Source: www.iclr.co.uk

McDonald (by her litigation friend) v McDonald and others [2016] UKSC 28 – Henderson Chambers

‘In this alerter Hannah Curtain & George Mallet consider the Supreme Court’s decision in McDonald (by her litigation friend) v McDonald and Ors [2016] UKSC 28.’

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Henderson Chambers, June 2016

Source: www.hendersonchambers.co.uk

Questions and Answers – Nearly Legal

‘A judicial review of a decision on a s.17 Children Act 1989 assessment of a homeless, non-eligible family. The issues were the extent of investigations required, and legitimate conclusions to be drawn from a lack of information provided.’

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Nearly Legal, 8th May 2016

Source: www.nearlylegal.co.uk

Immigration tribunal can appoint litigation friend despite no provision in the rules – Free Movement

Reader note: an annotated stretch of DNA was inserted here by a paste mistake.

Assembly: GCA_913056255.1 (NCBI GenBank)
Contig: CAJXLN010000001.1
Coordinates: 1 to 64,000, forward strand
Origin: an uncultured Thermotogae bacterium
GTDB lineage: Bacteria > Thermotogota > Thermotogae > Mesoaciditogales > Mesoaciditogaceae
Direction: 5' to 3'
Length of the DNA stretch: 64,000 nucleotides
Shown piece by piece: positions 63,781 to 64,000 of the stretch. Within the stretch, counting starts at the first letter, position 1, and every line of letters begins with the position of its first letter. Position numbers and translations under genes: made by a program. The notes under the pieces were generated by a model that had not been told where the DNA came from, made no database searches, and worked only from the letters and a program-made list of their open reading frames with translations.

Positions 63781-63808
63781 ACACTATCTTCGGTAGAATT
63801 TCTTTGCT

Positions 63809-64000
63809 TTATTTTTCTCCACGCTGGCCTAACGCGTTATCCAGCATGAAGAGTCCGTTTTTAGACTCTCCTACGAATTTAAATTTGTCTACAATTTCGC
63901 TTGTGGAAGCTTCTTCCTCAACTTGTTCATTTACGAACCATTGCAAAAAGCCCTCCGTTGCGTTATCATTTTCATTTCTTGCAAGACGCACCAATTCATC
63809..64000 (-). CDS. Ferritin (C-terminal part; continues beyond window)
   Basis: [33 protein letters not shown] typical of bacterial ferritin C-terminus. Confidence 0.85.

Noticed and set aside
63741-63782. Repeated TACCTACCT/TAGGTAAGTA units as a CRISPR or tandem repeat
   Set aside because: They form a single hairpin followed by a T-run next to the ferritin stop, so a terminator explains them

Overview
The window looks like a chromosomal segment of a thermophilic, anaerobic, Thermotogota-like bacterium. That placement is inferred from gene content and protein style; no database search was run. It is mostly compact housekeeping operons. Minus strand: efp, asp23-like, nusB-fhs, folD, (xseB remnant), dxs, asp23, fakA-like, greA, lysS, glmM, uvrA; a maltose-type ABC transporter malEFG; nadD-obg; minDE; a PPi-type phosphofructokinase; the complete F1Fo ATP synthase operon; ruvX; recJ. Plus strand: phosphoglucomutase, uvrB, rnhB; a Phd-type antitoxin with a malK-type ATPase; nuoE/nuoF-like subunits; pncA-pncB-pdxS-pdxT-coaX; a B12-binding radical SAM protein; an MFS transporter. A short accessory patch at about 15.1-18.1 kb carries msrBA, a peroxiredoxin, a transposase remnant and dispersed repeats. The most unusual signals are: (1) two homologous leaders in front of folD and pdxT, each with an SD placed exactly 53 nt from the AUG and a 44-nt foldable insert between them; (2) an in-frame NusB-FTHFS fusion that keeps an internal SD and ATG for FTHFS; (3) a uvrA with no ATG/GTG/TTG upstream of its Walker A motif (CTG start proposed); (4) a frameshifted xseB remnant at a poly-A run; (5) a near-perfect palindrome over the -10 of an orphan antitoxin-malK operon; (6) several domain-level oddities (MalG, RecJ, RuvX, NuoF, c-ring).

‘In the recent case of R (on the application of C) v First-Tier Tribunal and Others [2016] EWHC 707 (Admin) (not yet on BAILII but available on Westlaw) Picken J ruled that the immigration tribunal can appoint a litigation friend to represent a person who lacks capacity even though there is no provision to do so in the procedure rules, nor indeed in the statutory underpinnings of the tribunal.’

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Free Movement, 27th April 2016

Source: www.freemovement.org.uk

Mental Capacity Law Newsletter – Thirty Nine Essex Street

Mental Capacity Law Newsletter (PDF)

Thirty Nine Essex Street, February 2015

Source: www.39essex.com

In re M and others (Children) (Abduction: Child’s Objections) – WLR Daily

In re M and others (Children) (Abduction: Child’s Objections) [2015] EWCA Civ 26; [2015] WLR (D) 44

‘Where a court was determining, for the purposes of article 13 of the Hague Convention 1980, whether a child objected to being returned and had attained the age and degree of maturity at which it was appropriate to take account of its views, the use of sub-tests and technicality were to be avoided.’